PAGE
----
Although the assumption is that the driver in the rear is at fault for a rear-end crash, sometimes the motorist in the front car could share some blame as well. This could affect rear-end collision fault and could thus affect any compensation that accident victims are entitled to.
If the driver in the front vehicle stopped short or cut someone off, it will be important to assess the level of blame to attribute to them. It’s also important to determine if the laws in the state where the accident took place subscribe to contributory negligence or comparative negligence rules.
In a small number of states, contributory negligence rules apply when determining who is responsible for losses after an accident. Under contributory negligence rules, if a motorist contributed in any way to causing an accident, that motorist cannot recover any compensation.
This would mean if the driver of the lead vehicle was even 1% to blame for causing a rear-end crash, they would be entitled to no compensation at all—even if the driver of the rear vehicle was 99% at fault.
Comparative negligence is a far more common approach in accident cases. Under comparative negligence rules, if a driver is partially to blame for causing a crash, they can still recover partial compensation. For example, if the driver of the front car was found to be 10% at fault and sustained $100,000 in damages, the driver in the rear vehicle would be responsible for covering 90% of losses because they were 90% to blame.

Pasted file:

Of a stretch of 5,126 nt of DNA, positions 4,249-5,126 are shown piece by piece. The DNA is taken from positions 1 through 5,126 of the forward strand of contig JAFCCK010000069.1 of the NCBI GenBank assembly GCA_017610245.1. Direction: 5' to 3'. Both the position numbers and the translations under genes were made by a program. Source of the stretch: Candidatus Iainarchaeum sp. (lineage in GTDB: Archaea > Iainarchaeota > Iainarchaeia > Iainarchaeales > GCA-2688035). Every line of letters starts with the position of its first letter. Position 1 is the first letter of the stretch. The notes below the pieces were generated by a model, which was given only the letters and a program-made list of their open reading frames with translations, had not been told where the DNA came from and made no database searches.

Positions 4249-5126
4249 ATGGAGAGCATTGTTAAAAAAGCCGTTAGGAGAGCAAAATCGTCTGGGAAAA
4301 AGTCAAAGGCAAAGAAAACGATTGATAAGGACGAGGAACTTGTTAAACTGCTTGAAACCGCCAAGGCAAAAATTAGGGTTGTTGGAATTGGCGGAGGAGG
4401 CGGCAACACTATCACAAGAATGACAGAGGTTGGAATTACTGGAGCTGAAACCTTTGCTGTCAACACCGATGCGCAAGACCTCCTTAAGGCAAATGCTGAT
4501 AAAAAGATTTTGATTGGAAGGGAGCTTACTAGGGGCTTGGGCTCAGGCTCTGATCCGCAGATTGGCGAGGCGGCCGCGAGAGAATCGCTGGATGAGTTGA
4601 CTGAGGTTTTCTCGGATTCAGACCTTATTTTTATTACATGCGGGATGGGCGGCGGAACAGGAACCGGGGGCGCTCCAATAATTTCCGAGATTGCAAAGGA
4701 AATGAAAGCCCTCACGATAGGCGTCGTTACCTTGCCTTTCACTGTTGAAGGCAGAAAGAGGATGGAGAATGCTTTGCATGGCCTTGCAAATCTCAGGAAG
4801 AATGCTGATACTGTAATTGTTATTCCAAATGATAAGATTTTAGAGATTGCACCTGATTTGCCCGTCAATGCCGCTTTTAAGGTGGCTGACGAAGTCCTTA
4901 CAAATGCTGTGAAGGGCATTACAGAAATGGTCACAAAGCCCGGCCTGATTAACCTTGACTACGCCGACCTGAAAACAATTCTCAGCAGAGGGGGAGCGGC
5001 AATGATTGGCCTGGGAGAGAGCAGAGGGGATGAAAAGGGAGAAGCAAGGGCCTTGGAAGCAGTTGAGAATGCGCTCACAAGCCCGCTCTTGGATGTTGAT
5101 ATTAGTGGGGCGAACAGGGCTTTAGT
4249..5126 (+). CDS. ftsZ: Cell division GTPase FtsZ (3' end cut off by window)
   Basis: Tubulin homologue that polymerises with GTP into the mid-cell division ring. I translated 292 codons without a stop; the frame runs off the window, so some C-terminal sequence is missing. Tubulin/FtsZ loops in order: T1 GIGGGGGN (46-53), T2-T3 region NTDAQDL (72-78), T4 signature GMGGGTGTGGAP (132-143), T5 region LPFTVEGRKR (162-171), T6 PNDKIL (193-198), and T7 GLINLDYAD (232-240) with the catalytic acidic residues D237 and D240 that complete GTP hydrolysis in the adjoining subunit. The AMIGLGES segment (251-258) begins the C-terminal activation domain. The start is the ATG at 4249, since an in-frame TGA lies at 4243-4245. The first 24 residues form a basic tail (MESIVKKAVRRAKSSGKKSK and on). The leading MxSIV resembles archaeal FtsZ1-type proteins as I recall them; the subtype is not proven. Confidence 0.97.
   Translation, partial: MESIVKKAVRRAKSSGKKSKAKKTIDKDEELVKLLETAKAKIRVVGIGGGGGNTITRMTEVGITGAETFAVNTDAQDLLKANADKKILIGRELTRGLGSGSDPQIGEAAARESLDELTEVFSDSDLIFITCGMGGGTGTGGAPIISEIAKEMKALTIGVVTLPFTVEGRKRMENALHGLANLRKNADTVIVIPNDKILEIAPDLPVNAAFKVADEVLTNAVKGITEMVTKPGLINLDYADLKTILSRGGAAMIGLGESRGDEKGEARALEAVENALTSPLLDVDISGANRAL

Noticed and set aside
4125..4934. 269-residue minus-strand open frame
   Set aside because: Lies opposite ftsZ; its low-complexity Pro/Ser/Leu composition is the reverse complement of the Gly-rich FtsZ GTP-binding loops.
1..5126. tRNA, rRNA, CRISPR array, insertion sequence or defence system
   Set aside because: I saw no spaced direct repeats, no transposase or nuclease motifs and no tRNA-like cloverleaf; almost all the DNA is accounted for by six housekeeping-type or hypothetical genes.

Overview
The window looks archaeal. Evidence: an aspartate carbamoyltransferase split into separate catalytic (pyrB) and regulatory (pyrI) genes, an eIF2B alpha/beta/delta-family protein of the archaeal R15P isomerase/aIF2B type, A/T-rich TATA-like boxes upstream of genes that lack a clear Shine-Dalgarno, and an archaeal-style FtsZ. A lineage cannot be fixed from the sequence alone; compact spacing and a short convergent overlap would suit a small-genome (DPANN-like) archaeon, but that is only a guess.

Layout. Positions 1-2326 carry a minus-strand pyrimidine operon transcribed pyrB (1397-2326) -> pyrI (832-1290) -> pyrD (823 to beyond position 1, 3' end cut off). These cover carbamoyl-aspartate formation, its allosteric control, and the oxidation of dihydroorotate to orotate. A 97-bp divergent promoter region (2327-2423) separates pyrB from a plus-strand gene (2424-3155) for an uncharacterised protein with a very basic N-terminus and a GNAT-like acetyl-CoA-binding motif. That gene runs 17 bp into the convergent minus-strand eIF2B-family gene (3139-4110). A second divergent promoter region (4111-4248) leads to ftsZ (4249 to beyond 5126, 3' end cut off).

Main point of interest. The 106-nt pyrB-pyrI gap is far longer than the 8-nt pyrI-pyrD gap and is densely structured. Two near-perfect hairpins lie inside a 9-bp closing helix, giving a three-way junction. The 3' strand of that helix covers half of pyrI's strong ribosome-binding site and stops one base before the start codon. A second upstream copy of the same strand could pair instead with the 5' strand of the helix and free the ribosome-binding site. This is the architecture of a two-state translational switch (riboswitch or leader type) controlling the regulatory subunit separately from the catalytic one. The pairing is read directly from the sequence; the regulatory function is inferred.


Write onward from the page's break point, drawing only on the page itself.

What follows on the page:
Some states have pure comparative negligence rules, which means an accident victim can recover compensation from another motorist regardless of what level of culpability the victim shares. In these states, if the lead driver was 70% at fault for the crash, he could still recover compensation for 30% of his losses from the motorist in the rear vehicle.
Other states have modified comparative negligence rules. These allow the accident victim to obtain compensation only if the other motorist was at least 51% to blame. Here are some rear-end collision settlement examples when modified comparative negligence rules apply:
- If driver A is either 50% or 51% (The specific percentage depends on state rules) responsible for the crash, driver A cannot recover any compensation from driver B.
- If driver A is less than 50% or 51% responsible, driver A can recover partial compensation. If driver A was 30% responsible, they would be able to collect 70% of damages from driver B. If driver A was 10% responsible, they would be able to collect 90% of damages from driver B.
Determining rear-end collision fault can be complicated in cases where both parties were partly to blame. Insurance companies may determine what amount of fault they are willing to accept and make a settlement offer based on this assessment. But if the accident victim doesn’t agree with this determination, the car accident case could end up in court.